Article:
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Ascot aiming to improve prize-money to compete with international rivals

Ascot has unveiled "robust" financial results for 2018
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The financial pressures facing the wider British racing industry will not stop Ascot from aiming to improve prize-money to compete with international rivals, the track's chief executive Guy Henderson has said.

His comments came as the course unveiled its financial results for 2018, which included a ten per cent increase in prize-money to a record £13.45 million last year, excluding Qipco British Champions Day.

British racing is facing the prospect of falling income from betting shop media rights and the levy, but Henderson said increasing prize-money was vital for Ascot's future in order to compete on the international stage.

"I think we're confident about being able to maintain our prize-money levels," Henderson said. "We aspire to be able to improve them, particularly around the Group 1 races at Royal Ascot.

"There are no extravagant promises at this stage, but for long-term sustainability, our prize-money needs to be genuinely competitive on the international stage and there is scope for significant improvement on that front."

Turnover at Ascot rose 6.9 per cent to £91.3m due to a strong performance from admissions and fine dining at Royal Ascot, improved returns from boxes and increased income from sponsorship and official supplier agreements.

In addition to greater prize-money there was increased investment in facilities, up 15 per cent to £5.4m, while £10m of the course's bank loan was repaid during the year – £3.4m more than the mandatory payment – reducing net debt to £50.6m from £59.8m by the end of the year.

Henderson said: "Against generally difficult and uncertain economic times and with some challenges with the industry we are very pleased to be able to deliver a robust set of results. Managing our finances is all about a sustainable and balanced journey.

Pre-tax profits of £6.1m were down slightly against the £6.2m made in 2017, but Henderson said that was of no concern.

Ascot chief executive Guy Henderson

He added: "Ascot is a racing trust and we are not trying to make profits to distribute as dividends, what we are trying to do is build a sustainable business and to invest in the business."

Henderson said international engagement around media rights was vital for the course, pointing to areas such as the televising of the royal meeting in the United States by broadcaster NBC.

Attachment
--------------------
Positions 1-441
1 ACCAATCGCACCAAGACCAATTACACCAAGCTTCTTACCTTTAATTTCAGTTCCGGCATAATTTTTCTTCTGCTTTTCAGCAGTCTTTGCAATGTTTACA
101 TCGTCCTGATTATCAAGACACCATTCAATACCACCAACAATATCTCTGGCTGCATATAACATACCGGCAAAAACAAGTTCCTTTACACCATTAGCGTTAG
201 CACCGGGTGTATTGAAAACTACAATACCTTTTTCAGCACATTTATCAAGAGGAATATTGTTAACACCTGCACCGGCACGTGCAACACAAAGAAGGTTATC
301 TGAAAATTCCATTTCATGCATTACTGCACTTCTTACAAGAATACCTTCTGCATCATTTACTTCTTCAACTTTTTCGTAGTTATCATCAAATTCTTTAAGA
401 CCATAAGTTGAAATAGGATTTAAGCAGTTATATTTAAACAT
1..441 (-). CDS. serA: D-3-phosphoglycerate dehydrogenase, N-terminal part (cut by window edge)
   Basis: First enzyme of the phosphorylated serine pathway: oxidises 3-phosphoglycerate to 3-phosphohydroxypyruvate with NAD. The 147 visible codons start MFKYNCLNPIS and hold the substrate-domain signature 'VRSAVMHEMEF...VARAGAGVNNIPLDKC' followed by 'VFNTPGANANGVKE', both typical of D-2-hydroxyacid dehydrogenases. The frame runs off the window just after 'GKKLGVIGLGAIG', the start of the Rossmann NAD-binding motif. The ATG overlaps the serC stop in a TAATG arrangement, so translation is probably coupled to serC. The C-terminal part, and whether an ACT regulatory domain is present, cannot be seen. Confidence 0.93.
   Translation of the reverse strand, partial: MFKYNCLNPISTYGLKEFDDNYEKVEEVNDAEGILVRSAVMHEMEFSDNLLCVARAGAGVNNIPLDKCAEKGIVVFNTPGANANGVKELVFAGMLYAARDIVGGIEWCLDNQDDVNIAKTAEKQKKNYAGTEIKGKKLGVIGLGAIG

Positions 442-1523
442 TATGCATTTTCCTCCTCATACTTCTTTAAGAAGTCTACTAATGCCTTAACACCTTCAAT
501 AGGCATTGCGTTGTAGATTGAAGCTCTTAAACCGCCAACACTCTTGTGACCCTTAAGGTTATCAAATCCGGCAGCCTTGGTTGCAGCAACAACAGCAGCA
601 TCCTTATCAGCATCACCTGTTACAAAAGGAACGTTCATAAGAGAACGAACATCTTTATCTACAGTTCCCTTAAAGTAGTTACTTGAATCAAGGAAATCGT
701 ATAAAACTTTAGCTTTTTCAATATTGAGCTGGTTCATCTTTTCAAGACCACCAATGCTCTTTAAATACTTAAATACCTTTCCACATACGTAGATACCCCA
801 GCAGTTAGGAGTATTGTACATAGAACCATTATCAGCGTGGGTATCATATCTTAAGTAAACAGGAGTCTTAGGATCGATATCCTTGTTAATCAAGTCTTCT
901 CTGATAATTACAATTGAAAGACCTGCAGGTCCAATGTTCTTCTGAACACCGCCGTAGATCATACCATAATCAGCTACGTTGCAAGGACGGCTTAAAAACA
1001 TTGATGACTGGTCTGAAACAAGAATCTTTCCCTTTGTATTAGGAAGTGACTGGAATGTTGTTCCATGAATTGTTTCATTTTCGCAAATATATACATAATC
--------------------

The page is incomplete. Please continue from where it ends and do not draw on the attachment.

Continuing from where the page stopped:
He added: "International engagement has huge potential for us and is an important theme in our role in the industry, improving the profile, prestige and popularity of the royal meeting which helps drive international investment and engagement with British racing as a whole."

Ascot last year launched its own pool betting project Bet With Ascot in association with Totepool, which Henderson described as having been "solid" so far.

That will have an international aspect at the royal meeting this month with the launch of the World Pool partnership with Totepool and the Hong Kong Jockey Club.

Around 30 individual pools from ten countries are expected to bet into what has been described as the world's first ever worldwide pool betting collaboration.

Henderson said: "It's the first year. It's potentially very exciting. I think what will be of interest to people who want to bet on the races is just being part of something that is really big. Internationally for us what's interesting is the whole level of engagement with our races, so we shall see."


Ascot prize-money (excluding Qipco British Champions Day)

2018 £13.45m

2017 £12.2m

2016 £12.4m

2015 £11.2m

2014 £10.6m


Ascot said trading in 2019 had been in line with expectations and that any uncertainty over Brexit had not had an effect on hospitality and box business at Royal Ascot, which Henderson said was "very strong and significantly ahead of last year".

He added: "Tickets are very slightly behind, but there is a macro trend of people booking later and things are catching up."


The Racing Post Royal Ascot 2019 Guide, featuring the must-have info for the biggest five days in the Flat racing calendar, is available to buy now! The 208-page book contains profiles of the leading big-race contenders plus key trainer and jockey lowdowns, punting pointers and in-depth guides to all 30 races. Buy your copy, priced at £12.99, from the Racing Post Shop here


 

For long-term sustainability our prize-money needs to be genuinely competitive on the international stage

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